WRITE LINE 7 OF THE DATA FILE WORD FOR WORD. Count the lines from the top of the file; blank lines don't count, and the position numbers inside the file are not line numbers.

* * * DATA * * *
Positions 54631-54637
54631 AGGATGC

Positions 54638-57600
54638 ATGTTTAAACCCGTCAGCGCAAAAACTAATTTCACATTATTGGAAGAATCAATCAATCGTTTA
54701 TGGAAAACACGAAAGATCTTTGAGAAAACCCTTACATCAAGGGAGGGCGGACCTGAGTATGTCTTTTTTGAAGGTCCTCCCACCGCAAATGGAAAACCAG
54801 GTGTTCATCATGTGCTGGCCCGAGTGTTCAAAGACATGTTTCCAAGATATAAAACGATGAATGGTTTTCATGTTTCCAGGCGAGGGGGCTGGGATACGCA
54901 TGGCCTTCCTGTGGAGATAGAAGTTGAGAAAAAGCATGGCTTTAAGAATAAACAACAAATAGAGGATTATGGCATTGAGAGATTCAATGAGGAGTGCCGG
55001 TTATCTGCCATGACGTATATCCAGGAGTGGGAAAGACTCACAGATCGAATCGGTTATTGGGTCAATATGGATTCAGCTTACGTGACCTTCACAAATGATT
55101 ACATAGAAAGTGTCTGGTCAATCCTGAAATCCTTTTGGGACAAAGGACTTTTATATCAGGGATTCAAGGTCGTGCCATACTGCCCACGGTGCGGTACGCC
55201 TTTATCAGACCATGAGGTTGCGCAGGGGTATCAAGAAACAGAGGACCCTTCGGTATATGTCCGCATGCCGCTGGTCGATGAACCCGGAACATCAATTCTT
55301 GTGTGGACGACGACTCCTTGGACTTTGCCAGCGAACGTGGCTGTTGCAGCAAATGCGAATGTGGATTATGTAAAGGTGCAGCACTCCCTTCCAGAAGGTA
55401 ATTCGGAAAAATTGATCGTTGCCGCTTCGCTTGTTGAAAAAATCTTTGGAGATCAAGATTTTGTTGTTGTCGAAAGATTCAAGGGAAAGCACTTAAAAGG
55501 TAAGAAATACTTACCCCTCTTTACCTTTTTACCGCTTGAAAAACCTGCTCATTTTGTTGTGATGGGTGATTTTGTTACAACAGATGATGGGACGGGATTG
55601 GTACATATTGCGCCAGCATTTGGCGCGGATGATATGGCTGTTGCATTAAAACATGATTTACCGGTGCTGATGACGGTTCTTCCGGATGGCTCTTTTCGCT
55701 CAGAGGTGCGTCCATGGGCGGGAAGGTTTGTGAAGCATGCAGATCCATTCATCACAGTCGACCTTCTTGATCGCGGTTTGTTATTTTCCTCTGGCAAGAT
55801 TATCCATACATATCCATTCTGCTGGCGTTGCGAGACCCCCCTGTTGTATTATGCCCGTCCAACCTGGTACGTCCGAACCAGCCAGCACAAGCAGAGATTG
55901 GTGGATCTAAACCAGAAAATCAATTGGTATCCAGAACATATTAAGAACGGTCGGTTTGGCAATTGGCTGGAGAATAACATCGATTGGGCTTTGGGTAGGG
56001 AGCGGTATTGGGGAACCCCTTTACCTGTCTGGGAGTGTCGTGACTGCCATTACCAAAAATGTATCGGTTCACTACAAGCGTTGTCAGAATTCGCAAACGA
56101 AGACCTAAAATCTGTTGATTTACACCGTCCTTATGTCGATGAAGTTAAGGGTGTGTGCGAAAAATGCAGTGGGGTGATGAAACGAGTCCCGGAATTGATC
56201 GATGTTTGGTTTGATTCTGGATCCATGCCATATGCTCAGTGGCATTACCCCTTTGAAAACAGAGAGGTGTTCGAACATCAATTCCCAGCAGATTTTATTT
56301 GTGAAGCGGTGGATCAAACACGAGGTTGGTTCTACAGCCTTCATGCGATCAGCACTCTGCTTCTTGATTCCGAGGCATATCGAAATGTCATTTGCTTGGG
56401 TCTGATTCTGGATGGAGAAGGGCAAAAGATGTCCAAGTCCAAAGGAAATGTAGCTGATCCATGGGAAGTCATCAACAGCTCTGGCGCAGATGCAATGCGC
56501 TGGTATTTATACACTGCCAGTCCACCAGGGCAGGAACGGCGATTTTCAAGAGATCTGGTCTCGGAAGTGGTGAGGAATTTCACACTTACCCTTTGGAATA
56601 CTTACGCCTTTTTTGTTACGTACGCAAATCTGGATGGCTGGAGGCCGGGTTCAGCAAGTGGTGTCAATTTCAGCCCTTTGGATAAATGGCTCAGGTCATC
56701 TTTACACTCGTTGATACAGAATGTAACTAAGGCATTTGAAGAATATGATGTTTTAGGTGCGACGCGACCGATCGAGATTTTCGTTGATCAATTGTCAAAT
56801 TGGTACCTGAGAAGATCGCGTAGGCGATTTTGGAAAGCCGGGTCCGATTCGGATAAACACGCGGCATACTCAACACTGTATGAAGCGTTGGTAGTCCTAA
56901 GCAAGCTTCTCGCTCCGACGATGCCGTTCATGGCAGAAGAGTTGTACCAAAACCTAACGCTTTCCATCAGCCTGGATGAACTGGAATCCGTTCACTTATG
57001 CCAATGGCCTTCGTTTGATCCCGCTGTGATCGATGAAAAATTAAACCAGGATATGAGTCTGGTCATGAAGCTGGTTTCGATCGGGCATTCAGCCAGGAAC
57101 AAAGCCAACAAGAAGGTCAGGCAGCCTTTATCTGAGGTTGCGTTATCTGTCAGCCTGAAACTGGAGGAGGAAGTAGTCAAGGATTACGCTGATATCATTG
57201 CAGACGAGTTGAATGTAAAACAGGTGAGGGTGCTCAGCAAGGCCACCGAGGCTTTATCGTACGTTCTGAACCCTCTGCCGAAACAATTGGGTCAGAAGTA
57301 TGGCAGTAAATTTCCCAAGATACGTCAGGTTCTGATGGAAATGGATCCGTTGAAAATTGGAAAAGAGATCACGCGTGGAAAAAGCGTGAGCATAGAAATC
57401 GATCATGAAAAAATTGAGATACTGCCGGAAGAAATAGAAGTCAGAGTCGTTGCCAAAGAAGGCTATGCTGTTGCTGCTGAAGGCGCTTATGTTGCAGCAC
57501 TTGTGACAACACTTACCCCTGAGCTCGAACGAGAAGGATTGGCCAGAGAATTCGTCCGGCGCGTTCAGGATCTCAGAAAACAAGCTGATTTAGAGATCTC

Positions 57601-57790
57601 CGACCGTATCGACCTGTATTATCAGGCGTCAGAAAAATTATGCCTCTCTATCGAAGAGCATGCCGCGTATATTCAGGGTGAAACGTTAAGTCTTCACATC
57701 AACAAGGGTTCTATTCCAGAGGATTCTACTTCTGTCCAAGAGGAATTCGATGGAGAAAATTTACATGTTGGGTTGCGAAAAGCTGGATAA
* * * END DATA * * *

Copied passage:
54901 TGGCCTTCCTGTGGAGATAGAAGTTGAGAAAAAGCATGGCTTTAAGAATAAACAACAAATAGAGGATTATGGCATTGAGAGATTCAATGAGGAGTGCCGG